Working Safe – 4 Crucial Office Safety Tips


Safety hazards are obvious on worksites where strenuous manual labor and heavy equipment are operating side by side. What isn’t so apparent, however, is the many safety hazards that exist within an office setting. Since most of the tasks completed are done so in a climate-controlled environment from a comfortable chair, most people assume working in Commercial Space is perfectly safe.

The reality is that thousands of injuries occur in office environments each year. Many of them could have been prevented had employers and workers realized the risks and taken measures to reduce them. Below are several crucial office safety tips to help you make your office a safer place to be.

1. Reduce Fire Risk with a Routine Fire Assessment

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The threat of fire within an office setting is a real concern. Numerous items of office equipment, extension cords, and overloaded outlets can spell disaster. To reduce the risk of fire in your office, be sure to schedule an assessment with a commercial electrician who will identify and correct any issues that could cause fire or electrocution.

2. Take Fall Prevention Very Seriously

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According to the CDC, a 2014 published report from the Bureau of Labor Statistics cites more than 250,000 workers missed at least one day of work due to injuries sustained from falls. While falls in the construction industry are more prevalent, office workers are nearly 2.5 times more likely be injured in a fall than any other cause.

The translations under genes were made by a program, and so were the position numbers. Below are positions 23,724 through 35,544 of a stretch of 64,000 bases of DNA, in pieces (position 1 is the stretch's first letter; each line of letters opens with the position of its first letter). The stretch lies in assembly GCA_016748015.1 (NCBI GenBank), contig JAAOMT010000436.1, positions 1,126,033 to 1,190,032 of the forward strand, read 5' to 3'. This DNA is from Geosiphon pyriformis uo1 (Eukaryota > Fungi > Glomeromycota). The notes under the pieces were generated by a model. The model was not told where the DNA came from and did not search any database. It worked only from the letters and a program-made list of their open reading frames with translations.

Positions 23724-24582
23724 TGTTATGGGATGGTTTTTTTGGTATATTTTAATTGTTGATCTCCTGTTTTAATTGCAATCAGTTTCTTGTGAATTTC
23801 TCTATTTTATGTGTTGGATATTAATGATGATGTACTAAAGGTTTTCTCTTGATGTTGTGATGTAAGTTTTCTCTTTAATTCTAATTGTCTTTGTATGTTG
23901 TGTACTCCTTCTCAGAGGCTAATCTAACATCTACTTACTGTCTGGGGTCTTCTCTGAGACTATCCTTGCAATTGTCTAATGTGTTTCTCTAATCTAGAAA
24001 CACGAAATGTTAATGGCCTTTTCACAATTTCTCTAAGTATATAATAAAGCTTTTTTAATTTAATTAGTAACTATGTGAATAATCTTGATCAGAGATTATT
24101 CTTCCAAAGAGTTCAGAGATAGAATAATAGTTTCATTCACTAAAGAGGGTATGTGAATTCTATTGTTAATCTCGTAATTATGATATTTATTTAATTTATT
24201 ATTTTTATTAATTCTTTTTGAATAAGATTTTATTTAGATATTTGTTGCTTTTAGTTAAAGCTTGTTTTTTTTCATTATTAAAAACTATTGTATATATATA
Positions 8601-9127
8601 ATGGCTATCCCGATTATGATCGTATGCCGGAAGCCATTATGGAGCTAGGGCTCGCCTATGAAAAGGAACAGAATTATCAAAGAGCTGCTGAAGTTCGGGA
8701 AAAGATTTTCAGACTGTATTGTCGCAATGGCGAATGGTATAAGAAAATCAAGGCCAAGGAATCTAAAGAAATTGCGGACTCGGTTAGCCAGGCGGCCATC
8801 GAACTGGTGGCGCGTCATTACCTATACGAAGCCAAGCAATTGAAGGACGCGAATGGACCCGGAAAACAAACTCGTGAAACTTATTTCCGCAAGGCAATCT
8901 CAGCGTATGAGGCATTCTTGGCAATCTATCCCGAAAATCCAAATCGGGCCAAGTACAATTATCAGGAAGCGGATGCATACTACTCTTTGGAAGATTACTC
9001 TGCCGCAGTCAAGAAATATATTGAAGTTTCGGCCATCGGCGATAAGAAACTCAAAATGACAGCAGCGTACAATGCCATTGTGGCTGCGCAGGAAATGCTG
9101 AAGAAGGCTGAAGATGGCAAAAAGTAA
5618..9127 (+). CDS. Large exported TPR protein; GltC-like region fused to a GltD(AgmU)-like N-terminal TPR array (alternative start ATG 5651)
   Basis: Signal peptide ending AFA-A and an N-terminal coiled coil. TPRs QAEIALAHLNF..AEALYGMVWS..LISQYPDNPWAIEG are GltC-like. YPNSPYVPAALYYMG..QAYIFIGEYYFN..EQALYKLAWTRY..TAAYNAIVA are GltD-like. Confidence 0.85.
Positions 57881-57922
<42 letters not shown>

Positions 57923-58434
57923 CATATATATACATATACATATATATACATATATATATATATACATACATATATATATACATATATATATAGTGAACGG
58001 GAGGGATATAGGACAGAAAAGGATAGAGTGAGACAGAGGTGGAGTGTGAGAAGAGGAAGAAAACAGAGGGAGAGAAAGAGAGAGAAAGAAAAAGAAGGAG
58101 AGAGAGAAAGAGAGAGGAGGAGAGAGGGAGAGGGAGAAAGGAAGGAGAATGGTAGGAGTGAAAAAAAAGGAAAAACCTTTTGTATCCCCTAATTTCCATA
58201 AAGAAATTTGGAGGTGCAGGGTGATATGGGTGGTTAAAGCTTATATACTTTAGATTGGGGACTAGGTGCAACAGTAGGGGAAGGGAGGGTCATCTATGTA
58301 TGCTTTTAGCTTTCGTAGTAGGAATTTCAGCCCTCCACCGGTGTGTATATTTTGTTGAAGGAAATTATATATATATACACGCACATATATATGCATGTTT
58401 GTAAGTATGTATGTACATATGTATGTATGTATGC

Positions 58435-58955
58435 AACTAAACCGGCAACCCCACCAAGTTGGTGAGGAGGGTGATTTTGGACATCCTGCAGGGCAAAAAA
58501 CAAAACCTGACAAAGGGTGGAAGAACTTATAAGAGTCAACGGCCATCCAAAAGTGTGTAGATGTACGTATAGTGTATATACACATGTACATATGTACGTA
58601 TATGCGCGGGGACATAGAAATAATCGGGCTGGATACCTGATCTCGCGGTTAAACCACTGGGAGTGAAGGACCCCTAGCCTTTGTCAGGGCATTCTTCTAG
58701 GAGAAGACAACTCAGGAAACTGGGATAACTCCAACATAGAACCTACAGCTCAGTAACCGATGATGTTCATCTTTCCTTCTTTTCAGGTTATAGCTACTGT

When working in an office setting, look out for these fall hazards:

  • Wet floors
  • Sitting on unstable chairs
  • Loose carpeting, extension cords, open file drawers, or any other object that may cause tripping
  • Standing on chairs to reach objects up high
  • Poor lighting/visibility

3. Implement Ergonomically-Correct Practices

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OSHA cites a Bureau of Labor Statistics report that in 2013, musculoskeletal disorders were responsible for 33 percent of all work-related injuries. Musculoskeletal disorders (MSD) are injuries sustained due to things such as incorrect posture, lifting, bending, reaching incorrectly, and repetitive motions.

MSD injuries are preventable by implementing ergonomics. In other words, fitting the job to the employee. Doing so reduces the physical stress placed on the body, increases productivity, and reduces the number of MDS injuries altogether.

4. Ensure Good Indoor Air Quality

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Poor indoor air quality inside an office building can lead to numerous respiratory issues. It’s a real concern because exposure over an extended period can lead to permanent damage. Among the leading culprits of poor indoor air quality are:

  • Office equipment emissions – gases and noxious fumes
  • Poor ventilation – inadequate air circulation
  • Poor thermal conditions – too hot or too cold
  • Too little or too much humidity
  • Poor layout of the office space – air can’t circulate well
  • Office renovations – dust, paint, carpeting and other items that can lessen air quality

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